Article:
“As long as we’re outside, we’re good,” Praver says.
Another adventure on the horizon—a familiar one for her—is Miami Swim Week, which takes place July 11-16. She has been attending the event for a decade, but her enthusiasm for it hasn’t dwindled.
“I have so many good memories of debuting collections there,” Praver says. “There is this energy in South Beach that week that’s hard to explain. It is the most important weekend for our industry.”
Praver’s company will show a new collection at this year’s event. Praver will also hold meet-and-greets with buyers, do interviews with media and attend fashion shows. With her kids along for the ride, there is sure to be ample pool and beach time in the schedule.
Praver says it’s possible that her brand will expand its resortwear reach in the future—more cover-ups perhaps, plus sandals and sunglasses. But she’s also considering a new path for herself.
“I’m really into home birth right now, and I’d like to do something that makes a difference,” she says. “I had my son at home, and while that’s not for everyone, I’d like to spread the word that birth is natural and normal and not a medical condition. It bothers me how birth is portrayed as scary in the media.”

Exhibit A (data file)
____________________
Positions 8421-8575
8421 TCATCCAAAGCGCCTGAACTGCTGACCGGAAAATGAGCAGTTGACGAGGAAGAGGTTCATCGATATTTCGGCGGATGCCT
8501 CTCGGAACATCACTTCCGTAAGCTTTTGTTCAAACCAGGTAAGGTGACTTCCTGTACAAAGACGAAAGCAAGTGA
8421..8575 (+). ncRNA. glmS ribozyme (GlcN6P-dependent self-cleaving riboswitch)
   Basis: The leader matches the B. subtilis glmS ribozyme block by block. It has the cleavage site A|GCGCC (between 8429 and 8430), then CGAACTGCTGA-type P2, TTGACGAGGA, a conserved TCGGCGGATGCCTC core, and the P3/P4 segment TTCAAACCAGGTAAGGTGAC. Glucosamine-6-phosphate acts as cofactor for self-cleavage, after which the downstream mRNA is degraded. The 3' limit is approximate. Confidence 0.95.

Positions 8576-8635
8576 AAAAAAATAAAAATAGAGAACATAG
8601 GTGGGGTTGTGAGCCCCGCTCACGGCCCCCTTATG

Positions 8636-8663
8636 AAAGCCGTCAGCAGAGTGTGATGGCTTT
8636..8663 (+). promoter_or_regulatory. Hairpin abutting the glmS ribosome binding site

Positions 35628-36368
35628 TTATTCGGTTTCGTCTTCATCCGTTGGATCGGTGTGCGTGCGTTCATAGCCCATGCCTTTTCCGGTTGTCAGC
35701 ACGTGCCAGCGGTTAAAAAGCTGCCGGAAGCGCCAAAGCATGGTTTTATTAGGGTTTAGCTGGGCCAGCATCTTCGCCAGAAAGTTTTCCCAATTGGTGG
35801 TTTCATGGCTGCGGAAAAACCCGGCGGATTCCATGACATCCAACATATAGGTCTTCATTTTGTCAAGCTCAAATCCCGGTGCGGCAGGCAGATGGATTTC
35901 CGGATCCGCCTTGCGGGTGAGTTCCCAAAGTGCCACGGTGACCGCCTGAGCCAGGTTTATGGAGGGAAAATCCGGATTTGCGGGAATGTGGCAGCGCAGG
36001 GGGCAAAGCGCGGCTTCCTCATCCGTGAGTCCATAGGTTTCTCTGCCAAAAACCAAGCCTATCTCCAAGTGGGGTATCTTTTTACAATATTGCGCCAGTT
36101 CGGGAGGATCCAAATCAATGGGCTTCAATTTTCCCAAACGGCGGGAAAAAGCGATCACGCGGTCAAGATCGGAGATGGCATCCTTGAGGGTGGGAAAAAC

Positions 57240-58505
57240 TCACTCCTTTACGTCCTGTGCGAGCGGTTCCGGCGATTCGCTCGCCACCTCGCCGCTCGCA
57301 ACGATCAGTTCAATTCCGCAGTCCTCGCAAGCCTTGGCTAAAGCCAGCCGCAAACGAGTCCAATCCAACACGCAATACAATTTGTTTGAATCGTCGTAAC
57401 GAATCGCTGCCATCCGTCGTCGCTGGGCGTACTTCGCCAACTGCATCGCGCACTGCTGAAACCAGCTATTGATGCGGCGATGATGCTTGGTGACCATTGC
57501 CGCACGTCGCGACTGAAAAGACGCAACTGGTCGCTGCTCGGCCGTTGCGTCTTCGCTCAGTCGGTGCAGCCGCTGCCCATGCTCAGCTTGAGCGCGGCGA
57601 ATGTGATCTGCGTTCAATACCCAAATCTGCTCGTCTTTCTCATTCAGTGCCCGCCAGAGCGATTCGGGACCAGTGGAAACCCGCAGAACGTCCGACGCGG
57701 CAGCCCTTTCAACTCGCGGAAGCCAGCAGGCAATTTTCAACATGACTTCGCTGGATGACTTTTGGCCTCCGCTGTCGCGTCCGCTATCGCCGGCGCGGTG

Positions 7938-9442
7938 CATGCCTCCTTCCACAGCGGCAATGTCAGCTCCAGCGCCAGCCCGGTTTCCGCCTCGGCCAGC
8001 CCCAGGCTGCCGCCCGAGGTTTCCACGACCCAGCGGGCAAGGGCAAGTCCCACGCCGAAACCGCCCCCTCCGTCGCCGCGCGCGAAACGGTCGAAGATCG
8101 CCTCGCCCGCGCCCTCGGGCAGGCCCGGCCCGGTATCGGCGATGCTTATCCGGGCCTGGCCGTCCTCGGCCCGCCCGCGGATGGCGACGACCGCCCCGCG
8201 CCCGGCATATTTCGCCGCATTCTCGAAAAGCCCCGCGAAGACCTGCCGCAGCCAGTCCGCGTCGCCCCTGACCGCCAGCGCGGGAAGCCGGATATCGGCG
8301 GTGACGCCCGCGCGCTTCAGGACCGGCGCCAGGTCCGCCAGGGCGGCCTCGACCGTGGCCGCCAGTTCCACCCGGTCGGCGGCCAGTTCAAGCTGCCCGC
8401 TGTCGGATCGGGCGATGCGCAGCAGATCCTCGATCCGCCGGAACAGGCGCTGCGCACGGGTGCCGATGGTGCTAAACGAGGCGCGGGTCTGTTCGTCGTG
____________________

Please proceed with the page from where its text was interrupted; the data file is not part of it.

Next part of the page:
Praver has taken birth courses and believes that the more women know about labor, the more empowered they feel around the experience. She’s inspired to move in this direction and hopes to possibly become a doula one day.
“With two small children of my own, I don’t think I’m ready to take that on full speed just yet,” she says. “But at some point, I want to. I think this is my new journey.”
The daily edit
“I’m a jeans and a T-shirt girl.
I think I have 30 pairs of jeans. I have a real problem.”
Denim brands she can’t live without
Redone for vintage jeans, plus Mother and Citizens of Humanity
Zimmermann for the feminine florals; Isabel Marant for the versatility
Beaches she loves
Tunnels Beach in Kauai, Hawaii; Tulum, Mexico; any stretch of sand in Malibu, California, or Bali, Indonesia
Photographer: Stewart Shining
Stylists: Venetia Kidd and Juliana Vargas
Hair and Makeup: Melissa Rogers/The Only Agency using Augustinus Bader and gamma plus
Location: One Gun Ranch, Malibu, California
Special thanks to Doria Biddle
This article originally appeared in the Summer 2019 Issue.